AlertsEventsFavorite LinksLocal NewsLocal Weather

Emergency Services MainOffice of Emergency ManagementFire DepartmentFire PreventionSearch & RescueOffice of Emergency Management

 

 

 

 

Drive Defensively

More than 41,000 people lose their lives in motor vehicle crashes each year and two million more suffer disabling injuries, according to the National Safety Council.* The triple threat of high speeds, impaired or careless driving and not using occupant restraints threatens every driver -- regardless of how careful or how skilled.

Driving defensively means not only taking responsibility for yourself and your actions but also keeping an eye on "the other guy." The National Safety Council suggests the following guidelines to help reduce your risks on the road:

Don't start the engine without securing each passenger in the car, including children and pets. Safety belts save thousands of lives each year!

Remember that driving too fast or too slow can increase the likelihood of collisions.

Don't kid yourself. If you plan to drink, designate a driver who won't drink. Alcohol is a factor in almost half of all fatal motor vehicle crashes.

Be alert! If you notice that a car is straddling the center line, weaving, making wide turns, stopping abruptly or responding slowly to traffic signals, the driver may be impaired.

Avoid an impaired driver by turning right at the nearest corner or exiting at the nearest exit. If it appears that an oncoming car is crossing into your lane, pull over to the roadside, sound the horn and flash your lights.

Notify the police immediately after seeing a motorist who is driving suspiciously.

Follow the rules of the road. Don't contest the "right of way" or try to race another car during a merge. Be respectful of other motorists.

While driving, be cautious, aware and responsible.

 

 

 

 

 

 

DRIVING IN RAINY CONDITIONS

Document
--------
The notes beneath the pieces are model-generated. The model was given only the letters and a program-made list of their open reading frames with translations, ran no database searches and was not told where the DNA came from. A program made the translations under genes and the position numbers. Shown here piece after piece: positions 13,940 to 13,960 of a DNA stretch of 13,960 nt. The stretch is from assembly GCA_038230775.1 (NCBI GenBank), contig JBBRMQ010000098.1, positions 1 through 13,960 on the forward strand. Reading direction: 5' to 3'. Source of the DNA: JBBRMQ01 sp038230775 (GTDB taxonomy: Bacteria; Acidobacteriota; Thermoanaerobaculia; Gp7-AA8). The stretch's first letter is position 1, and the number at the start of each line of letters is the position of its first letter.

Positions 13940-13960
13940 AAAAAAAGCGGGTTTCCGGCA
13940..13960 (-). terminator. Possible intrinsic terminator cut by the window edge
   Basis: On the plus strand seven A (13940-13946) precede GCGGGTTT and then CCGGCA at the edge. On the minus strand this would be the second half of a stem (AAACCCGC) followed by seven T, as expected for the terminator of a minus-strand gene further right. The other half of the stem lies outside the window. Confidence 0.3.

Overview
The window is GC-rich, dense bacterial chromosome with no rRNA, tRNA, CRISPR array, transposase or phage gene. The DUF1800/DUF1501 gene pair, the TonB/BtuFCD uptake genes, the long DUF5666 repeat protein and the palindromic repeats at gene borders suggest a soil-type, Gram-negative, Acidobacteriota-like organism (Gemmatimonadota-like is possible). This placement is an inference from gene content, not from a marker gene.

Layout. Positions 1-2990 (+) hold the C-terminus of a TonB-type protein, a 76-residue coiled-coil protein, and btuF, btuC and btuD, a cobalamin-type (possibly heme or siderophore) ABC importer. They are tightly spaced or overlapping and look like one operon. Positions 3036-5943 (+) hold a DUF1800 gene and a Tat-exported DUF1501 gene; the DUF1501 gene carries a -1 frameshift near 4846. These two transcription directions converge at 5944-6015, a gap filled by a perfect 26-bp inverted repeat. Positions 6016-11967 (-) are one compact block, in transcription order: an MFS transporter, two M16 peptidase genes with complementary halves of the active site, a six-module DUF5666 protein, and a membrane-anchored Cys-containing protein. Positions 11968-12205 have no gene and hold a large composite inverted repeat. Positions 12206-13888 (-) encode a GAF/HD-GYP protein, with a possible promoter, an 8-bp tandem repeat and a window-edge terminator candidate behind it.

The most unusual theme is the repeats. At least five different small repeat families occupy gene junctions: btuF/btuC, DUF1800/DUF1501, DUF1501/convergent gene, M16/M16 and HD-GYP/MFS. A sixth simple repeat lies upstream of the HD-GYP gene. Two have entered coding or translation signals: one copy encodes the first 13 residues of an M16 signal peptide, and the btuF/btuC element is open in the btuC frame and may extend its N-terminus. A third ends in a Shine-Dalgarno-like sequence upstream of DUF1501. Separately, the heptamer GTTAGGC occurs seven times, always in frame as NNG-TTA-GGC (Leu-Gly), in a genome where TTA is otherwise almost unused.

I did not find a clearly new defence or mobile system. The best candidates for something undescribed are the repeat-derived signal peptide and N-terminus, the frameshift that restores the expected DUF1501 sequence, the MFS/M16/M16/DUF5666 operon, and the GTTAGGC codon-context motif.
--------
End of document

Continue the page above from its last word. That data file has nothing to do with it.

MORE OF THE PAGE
Losing control of your car on wet pavement is a frightening experience. Unfortunately, it can happen unless you take preventive measures.

You can prevent skids by driving slowly and carefully, especially on curves. Steer and brake with a light touch. When you need to stop or slow, do not brake hard or lock the wheels and risk a skid. Maintain mild pressure on the brake pedal.

If you do find yourself in a skid, remain calm, ease your foot off the gas, and carefully steer in the direction you want the front of the car to go. For cars without anti-lock brakes, avoid using your brakes. This procedure, known as "steering into the skid," will bring the back end of your car in line with the front. If your car has ABS, brake firmly as you "steer into the skid."

While skids on wet pavement may be frightening, hydroplaning is completely nerve-wracking. Hydroplaning happens when the water in front of your tires builds up faster than your car's weight can push it out of the way. The water pressure causes your car to rise up and slide on a thin layer of water between your tires and the road. At this point, your car can be completely out of contact with the road, and you are in danger of skidding or drifting out of your lane.